Liverpool 5G awarded £4.3m to develop private network for social care services

PAMAN device 1

Liverpool 5G Health and Social Care has received an extra £4.3 million in funding to help support the development of tech-enabled care and reduce digital poverty for vulnerable people in need.

The consortium, led by the University of Liverpool, was awarded the funding after winning the UK-wide competition 5G Create, run by the Department for Digital, Culture, Media & Sport (DCMS), as part of its 5G Testbed and Trials Programme.

The funding will go towards a £7.2 million project to develop a private independent 5G network for health and social care services in selected areas of Liverpool.

Story continues below

The network will aim to reduce digital poverty for vulnerable people in need, providing safe, free and accessible connectivity to services including health, social care and education.

5G technology will be used to support a medical grade device to manage and monitor health conditions remotely, an app that teaches anxiety reduction techniques, a remote GP triaging service, wound care and management and sensor technology.

Digital Infrastructure Minister Matt Warman said: “5G is not just about having a faster mobile phone, so we’re funding ground-breaking projects across the UK to explore other ways in which the revolutionary technology can make people’s lives better.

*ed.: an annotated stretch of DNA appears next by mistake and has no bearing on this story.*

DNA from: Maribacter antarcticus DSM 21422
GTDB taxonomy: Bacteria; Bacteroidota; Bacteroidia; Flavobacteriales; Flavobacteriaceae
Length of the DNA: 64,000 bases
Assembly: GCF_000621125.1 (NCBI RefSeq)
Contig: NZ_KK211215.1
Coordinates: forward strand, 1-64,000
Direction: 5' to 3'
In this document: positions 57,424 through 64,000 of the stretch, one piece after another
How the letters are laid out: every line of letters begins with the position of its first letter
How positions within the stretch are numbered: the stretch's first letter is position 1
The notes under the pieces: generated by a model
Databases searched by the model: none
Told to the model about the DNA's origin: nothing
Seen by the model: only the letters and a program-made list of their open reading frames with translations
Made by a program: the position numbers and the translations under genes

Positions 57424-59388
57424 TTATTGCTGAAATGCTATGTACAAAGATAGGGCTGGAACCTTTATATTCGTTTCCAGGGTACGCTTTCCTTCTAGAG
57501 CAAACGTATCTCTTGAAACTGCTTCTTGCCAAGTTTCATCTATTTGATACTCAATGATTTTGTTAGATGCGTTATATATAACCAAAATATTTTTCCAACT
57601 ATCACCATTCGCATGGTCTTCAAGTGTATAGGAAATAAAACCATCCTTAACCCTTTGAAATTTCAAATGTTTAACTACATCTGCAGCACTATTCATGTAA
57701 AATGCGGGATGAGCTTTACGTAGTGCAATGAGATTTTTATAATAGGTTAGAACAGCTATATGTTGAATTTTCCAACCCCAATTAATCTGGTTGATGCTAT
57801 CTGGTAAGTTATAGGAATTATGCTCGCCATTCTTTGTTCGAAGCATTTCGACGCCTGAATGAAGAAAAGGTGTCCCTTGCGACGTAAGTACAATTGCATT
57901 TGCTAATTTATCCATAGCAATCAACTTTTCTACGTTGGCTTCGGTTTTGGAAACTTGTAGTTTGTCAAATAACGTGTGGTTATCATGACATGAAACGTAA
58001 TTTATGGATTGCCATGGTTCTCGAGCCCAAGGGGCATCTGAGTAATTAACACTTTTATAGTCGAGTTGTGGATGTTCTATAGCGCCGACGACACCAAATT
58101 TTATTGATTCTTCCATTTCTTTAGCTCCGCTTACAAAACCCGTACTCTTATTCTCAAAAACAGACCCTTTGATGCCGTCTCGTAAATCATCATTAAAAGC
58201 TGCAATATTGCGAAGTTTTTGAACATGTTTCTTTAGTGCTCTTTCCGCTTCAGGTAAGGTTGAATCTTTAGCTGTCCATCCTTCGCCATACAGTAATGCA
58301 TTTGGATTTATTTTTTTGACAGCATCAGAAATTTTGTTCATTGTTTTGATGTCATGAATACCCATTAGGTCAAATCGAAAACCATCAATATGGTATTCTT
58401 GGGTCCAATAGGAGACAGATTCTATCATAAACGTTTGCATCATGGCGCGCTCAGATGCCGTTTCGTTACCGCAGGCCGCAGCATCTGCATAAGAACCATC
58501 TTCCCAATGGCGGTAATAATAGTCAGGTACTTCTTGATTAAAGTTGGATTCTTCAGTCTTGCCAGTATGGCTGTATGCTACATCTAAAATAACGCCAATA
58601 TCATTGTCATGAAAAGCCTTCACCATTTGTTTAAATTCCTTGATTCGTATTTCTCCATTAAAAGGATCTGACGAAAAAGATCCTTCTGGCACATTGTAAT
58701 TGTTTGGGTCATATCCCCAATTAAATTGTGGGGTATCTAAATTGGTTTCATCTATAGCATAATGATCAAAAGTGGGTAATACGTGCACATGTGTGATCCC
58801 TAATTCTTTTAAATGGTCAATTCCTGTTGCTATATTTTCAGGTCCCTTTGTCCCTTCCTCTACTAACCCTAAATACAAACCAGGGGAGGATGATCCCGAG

“Coronavirus requires us to look at new ways to provide healthcare remotely to the most vulnerable and I’m delighted to commit further funding to Liverpool’s successful 5G trial working on this issue.”

The project will run until March 2022 and will develop a blueprint for the use of private 5G networks in delivering public services.

It builds on the previous 5G Health and Social Care Testbed in Kensington, Liverpool, which involved 11 organisations from Liverpool’s hospitals, council, universities and SMEs creating 5G-supported health technologies to help residents manage long-term health conditions like diabetes and epilepsy at home.

Project lead Professor Joe Spencer said: “This is a great opportunity to build on our previous testbed and develop the British technology that can change people’s lives by enabling affordable connectivity and reducing digital poverty.”

Caption: PAMAN, developed by the Medication Support Company, a Liverpool 5G subcontractor, provides a video link to a local pharmacy, helping people to take medicines at home safely.

Tags : FundingLiverpool 5Gtechnologytestbed
Sarah Clarke

The author Sarah Clarke

Leave a Response